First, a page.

I had Hollie Hobby fever in the 70's. This shot was taken on Halloween, but that "costume" got sported pretty much anywhere I could pull it off for the rest of the year. When I outgrew it, I asked my mum to sew me a new one. There are family pictures of me at Christmas wearing that bonnet. Super geek!!
Little House on the Prairie fantasies aside, I was crazy for Halloween (what kid isn't?). Dressing up, clearly being a year round activity for me... October 31 was all about the candy stash.
I grew up in a home that saw little junk food on the shelves. There was no pop in the fridge. You know, the type of home where the popsicles were homemade (with juice). Today - I am grateful to my mother for her good care. As a 9 year-old I just wanted to eat as much crap as I could get my hands on. Halloween was license to fill.
It was also a time of extreme gluten alert. My brother Paul learned early that in our house you didn't eat anything until you got home. Upon return the treats got dumped together in a pile, mixed up and sorted by the parents. As most items didn't have info on the individual portions mum had to "know" what was safe (often by reading the bags in the stores well in advance). The split was always even, but he got all of the chocolate bars with gluten, me without. There would be "negotiations". When we got bigger - we would dump our piles and make parental moderated "trades". I always remember my brother as the candy hoarder. He could keep his box of goodies going for weeks. Me? Gone within a couple of days. Nothing much has changed.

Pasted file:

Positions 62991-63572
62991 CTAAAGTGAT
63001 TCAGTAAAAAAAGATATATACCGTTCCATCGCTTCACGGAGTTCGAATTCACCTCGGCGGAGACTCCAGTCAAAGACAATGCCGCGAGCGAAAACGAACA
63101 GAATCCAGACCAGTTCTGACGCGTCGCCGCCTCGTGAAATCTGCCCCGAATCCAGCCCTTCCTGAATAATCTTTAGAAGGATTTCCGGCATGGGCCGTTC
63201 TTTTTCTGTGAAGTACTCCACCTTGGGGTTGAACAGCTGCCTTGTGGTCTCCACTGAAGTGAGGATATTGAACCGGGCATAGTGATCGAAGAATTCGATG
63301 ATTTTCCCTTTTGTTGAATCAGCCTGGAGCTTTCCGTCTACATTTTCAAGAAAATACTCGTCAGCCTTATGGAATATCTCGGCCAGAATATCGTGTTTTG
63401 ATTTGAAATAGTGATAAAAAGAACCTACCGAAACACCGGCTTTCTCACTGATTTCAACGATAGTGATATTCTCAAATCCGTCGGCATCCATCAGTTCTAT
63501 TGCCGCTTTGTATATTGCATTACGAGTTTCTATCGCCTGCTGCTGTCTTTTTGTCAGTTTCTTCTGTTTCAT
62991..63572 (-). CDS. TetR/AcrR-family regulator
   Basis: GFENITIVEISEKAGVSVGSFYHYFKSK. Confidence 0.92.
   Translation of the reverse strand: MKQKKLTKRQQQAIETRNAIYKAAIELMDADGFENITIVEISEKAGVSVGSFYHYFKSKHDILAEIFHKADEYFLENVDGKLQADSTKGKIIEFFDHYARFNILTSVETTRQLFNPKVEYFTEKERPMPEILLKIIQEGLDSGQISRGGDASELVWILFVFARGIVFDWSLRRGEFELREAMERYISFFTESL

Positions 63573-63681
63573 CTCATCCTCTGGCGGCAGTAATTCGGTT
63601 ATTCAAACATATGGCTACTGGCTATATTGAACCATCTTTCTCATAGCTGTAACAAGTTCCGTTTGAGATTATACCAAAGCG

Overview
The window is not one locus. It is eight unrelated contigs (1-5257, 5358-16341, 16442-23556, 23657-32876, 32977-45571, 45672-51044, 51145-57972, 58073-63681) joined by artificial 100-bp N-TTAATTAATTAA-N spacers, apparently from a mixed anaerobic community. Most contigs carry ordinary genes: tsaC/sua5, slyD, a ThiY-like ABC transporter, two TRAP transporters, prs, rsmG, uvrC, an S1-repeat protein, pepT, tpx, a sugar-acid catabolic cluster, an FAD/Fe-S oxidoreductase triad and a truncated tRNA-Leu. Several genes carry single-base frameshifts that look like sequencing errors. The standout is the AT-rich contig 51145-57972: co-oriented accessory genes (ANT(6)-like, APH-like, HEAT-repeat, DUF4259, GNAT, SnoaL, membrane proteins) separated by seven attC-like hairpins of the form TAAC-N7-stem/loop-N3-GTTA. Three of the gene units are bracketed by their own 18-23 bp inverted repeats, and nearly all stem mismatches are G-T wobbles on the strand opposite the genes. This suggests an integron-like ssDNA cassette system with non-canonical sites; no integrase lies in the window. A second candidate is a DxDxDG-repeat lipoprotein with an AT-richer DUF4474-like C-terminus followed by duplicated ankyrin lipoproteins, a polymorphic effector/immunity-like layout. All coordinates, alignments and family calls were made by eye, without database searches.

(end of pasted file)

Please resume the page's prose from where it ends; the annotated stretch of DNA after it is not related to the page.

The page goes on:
Today when I buy Halloween treats to shell out I try to buy at least some that I can't eat. This is the only way to ensure that there will be something to dole out on the big night.